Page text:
When I read the start of Impossible Takes a Little Longer to my writing group, one of my colleagues objected she’d never understood why/how super-heroes work with the police without being part of the police.
This is such a convention I don’t really think about it, but I’m inclined to say it’s because the typical hero tends more to the independent operator than the organization man. The hardboiled PI. The tough guy who bucks the chain of command because they’re wrong. Dirty Harry, whose superiors tend to be an inconvenience. The organization man who has to go rogue because the organization is corrupt. Though of course, there are lots of exceptions, such as Bond, John LeCarre’s George Smiley, Ngaio Marsh’s Inspector Alleyn, and various super-heroes too.
As far as the novel goes, it’s explained later on that Nighthawk—whom I’ve now rechristened the Defender (another suggestion from the group)—works with the cops because she never had much luck finding crooks on her own. The advantages of working with her, I think are obvious (we’re talking someone roughly equivalent to Superman at his debut, and that’s damn tough) so I don’t think there’ll be that many people who object (hope not!). But it also got me thinking about the way super-heroes relate to the law. So borrowing from the D&D alignment system—
Chaotic. These are the guys who actively wanted by the police. This may be because of crimes they’ve committed (the Punisher), crimes the cops think they’ve committed (the Creeper on the Ditko cover to the left—all rights with current holder), or because they’re busting heads, breaking and entering and assaulting people without any official power to do it. As a cop once put it in Tony Isabella’s great Black Lightning series, the law protects everyone—even the crooks Black Lightning is taking on.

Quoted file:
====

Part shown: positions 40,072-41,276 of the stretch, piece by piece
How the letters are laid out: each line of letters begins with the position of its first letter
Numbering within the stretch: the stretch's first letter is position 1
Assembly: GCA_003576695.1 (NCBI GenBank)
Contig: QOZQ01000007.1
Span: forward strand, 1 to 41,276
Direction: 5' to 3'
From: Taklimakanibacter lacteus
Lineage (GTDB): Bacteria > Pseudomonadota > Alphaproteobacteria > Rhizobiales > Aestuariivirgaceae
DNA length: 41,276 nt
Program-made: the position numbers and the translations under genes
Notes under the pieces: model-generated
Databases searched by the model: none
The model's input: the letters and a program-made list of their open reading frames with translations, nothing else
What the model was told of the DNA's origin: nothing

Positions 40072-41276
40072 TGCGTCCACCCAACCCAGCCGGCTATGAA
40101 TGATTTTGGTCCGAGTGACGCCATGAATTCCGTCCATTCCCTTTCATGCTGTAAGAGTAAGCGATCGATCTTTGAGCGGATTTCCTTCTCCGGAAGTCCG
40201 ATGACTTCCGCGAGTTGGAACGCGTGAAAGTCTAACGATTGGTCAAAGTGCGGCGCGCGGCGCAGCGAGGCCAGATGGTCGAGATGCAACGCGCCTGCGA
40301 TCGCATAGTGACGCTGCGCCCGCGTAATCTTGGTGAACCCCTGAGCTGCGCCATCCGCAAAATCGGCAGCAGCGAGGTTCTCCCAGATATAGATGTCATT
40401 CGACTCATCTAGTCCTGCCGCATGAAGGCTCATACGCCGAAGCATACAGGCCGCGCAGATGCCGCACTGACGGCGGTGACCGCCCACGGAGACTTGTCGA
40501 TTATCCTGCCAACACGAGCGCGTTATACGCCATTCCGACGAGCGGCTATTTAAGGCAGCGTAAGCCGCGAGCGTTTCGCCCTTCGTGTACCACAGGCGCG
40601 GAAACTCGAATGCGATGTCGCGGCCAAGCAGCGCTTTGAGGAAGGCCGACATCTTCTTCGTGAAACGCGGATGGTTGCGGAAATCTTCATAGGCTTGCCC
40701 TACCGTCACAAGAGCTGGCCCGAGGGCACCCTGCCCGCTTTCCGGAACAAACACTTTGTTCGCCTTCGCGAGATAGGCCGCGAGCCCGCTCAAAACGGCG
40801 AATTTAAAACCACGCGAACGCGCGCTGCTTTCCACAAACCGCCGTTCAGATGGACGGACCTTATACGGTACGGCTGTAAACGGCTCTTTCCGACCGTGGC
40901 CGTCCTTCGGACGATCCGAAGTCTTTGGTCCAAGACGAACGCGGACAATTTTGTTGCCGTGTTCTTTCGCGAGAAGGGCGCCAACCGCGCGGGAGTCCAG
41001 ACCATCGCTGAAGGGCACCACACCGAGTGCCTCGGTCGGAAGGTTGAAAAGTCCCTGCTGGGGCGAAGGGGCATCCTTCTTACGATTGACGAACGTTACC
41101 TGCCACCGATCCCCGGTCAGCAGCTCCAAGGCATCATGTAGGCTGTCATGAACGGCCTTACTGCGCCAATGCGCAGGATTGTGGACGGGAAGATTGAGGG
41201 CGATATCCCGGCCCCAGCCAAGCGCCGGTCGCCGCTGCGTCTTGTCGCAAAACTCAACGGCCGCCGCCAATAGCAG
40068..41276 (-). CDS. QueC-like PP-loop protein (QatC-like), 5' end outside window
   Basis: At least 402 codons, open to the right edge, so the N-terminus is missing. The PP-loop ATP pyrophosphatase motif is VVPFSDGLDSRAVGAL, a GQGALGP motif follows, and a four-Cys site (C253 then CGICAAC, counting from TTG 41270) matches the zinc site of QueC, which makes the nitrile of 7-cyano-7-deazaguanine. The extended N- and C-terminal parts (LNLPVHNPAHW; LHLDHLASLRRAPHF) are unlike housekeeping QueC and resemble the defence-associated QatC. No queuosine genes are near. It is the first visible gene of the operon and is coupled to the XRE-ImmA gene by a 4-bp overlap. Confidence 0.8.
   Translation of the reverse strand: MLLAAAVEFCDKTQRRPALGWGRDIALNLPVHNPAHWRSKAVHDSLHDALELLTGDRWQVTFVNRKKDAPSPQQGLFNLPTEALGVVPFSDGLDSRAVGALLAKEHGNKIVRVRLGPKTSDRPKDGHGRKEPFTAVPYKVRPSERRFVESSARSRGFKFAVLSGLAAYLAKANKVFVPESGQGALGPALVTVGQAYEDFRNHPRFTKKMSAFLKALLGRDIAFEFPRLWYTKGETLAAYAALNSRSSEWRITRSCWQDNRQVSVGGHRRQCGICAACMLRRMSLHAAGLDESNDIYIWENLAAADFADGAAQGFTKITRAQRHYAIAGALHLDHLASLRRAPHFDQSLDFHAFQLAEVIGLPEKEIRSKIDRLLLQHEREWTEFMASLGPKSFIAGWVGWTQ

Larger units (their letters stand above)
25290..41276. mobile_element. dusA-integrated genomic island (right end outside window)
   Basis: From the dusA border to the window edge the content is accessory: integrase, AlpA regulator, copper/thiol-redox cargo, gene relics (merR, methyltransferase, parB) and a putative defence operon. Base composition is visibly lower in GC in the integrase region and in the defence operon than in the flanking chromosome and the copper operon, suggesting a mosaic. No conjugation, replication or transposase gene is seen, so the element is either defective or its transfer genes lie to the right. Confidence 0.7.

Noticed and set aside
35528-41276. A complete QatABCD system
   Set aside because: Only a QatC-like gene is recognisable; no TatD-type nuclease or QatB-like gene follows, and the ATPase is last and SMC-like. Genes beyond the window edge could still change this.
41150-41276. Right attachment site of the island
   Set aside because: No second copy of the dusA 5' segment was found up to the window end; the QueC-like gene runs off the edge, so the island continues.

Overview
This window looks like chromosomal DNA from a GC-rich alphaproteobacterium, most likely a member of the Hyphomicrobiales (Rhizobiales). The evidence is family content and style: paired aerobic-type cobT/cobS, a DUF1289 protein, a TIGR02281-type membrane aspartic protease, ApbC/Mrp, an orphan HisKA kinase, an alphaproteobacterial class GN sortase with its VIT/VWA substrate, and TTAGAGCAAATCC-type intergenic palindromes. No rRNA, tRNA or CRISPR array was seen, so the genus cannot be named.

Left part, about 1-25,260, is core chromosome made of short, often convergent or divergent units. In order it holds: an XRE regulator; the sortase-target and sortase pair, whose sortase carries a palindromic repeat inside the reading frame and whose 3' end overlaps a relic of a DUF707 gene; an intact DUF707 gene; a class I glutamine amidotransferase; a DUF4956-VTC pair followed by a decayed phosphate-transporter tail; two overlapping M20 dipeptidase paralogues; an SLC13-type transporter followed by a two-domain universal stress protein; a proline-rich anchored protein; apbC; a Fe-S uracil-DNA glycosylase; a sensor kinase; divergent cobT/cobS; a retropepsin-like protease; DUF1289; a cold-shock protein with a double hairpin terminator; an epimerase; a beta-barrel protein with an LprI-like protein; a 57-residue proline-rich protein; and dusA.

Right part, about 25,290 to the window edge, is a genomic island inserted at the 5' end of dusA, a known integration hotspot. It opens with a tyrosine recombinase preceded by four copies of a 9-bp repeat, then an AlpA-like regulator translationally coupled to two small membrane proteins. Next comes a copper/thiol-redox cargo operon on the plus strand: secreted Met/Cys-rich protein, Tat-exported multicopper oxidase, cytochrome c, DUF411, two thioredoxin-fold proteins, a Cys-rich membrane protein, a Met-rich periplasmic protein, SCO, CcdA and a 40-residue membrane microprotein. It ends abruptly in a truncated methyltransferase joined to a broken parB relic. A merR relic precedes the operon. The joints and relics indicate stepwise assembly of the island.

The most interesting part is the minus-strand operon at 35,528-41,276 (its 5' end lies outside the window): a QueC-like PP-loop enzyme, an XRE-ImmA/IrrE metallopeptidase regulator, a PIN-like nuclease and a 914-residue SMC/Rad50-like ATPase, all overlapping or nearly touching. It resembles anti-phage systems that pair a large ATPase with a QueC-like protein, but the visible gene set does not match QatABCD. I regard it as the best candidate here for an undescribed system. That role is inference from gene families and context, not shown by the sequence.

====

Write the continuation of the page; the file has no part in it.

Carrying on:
Lots of heroes—early Batman, Silver Age Spider-Man—have gone this route, because it builds tension. They have the crooks to fight, the cops to dodge, and they look even more heroic because they’re doing good work with zero reward.
This also includes heroes working against an actively evil government, such as the 1970s Red Guardian at Marvel.
Neutral. I think this has been the norm since the Silver age, despite exceptions such as Spidey or the Punisher. The neutrals are the ones who aren’t cops (or part of any other official body) and don’t take orders from the police, but they work with the police and vice-versa. For example, the Flash, Green Lantern (in relation to Earth police anyway), the Fantastic Four, Iron Man, the Atom, Green Arrow … the list goes on and on. I think my friend had a point that my taking it for granted everyone would see this as normal was a mistake on my part.
I should note that a number of heroes—Doc Savage, Batman, Superman—have some sort of honorary police commission. However this seems more a way to give them legal clout when they need it and ensure official cooperation than anything else—none of them take direct orders from the local chief of police, for instance.
Lawful. These are the guys who really do work for the cops. Or the feds. Or military intelligence. Or whoever. They’re relatively few and a lot of the time they’re lawful, but definitely not lawful good. DC’s Suicide Squad are crooks and killers, as are some incarnations of Marvel’s Thunderbolts. Or DC’s Force of July, willing to carry out any dirty job if it has government sanction. Or countless super-heroes working for the Russian government during the Cold War—The Rocket Reds, the People’s Heroes, the Titanium Man.
There are also special cases. Green Lantern is a neutral on Earth, but he answers to the Guardians of the Universe, so he’s really a lawful. The Spectre laughs at earthly concerns but he’s on a mission from God—literally.
I don’t know I got much insight from all that, but as a comics fan, it was fun to think about. Cover by Jack Kirby, all rights to current holder.